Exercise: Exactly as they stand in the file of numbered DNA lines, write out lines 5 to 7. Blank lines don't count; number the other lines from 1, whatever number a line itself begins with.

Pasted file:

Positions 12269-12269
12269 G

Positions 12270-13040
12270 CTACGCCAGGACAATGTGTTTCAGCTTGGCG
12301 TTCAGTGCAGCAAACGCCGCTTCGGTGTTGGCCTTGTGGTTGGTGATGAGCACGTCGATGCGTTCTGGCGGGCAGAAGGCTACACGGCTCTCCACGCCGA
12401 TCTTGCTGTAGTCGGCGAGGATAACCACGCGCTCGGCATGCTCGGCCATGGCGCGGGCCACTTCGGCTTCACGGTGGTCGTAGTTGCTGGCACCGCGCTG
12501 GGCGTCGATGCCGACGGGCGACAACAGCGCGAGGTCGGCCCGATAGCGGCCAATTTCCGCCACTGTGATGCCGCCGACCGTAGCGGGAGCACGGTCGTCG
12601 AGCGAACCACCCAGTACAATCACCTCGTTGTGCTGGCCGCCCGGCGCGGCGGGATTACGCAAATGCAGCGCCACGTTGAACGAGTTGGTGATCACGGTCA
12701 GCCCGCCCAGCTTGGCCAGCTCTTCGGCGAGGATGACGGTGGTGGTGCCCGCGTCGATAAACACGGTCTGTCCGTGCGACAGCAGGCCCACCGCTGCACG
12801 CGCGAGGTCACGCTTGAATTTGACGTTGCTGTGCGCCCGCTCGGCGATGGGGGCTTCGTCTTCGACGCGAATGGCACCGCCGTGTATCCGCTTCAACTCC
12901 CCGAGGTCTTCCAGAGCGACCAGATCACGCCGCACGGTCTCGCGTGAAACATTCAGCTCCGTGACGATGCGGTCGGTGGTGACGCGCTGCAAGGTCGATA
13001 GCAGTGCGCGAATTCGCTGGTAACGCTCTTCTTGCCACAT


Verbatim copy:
12301 TTCAGTGCAGCAAACGCCGCTTCGGTGTTGGCCTTGTGGTTGGTGATGAGCACGTCGATGCGTTCTGGCGGGCAGAAGGCTACACGGCTCTCCACGCCGA
12401 TCTTGCTGTAGTCGGCGAGGATAACCACGCGCTCGGCATGCTCGGCCATGGCGCGGGCCACTTCGGCTTCACGGTGGTCGTAGTTGCTGGCACCGCGCTG
12501 GGCGTCGATGCCGACGGGCGACAACAGCGCGAGGTCGGCCCGATAGCGGCCAATTTCCGCCACTGTGATGCCGCCGACCGTAGCGGGAGCACGGTCGTCG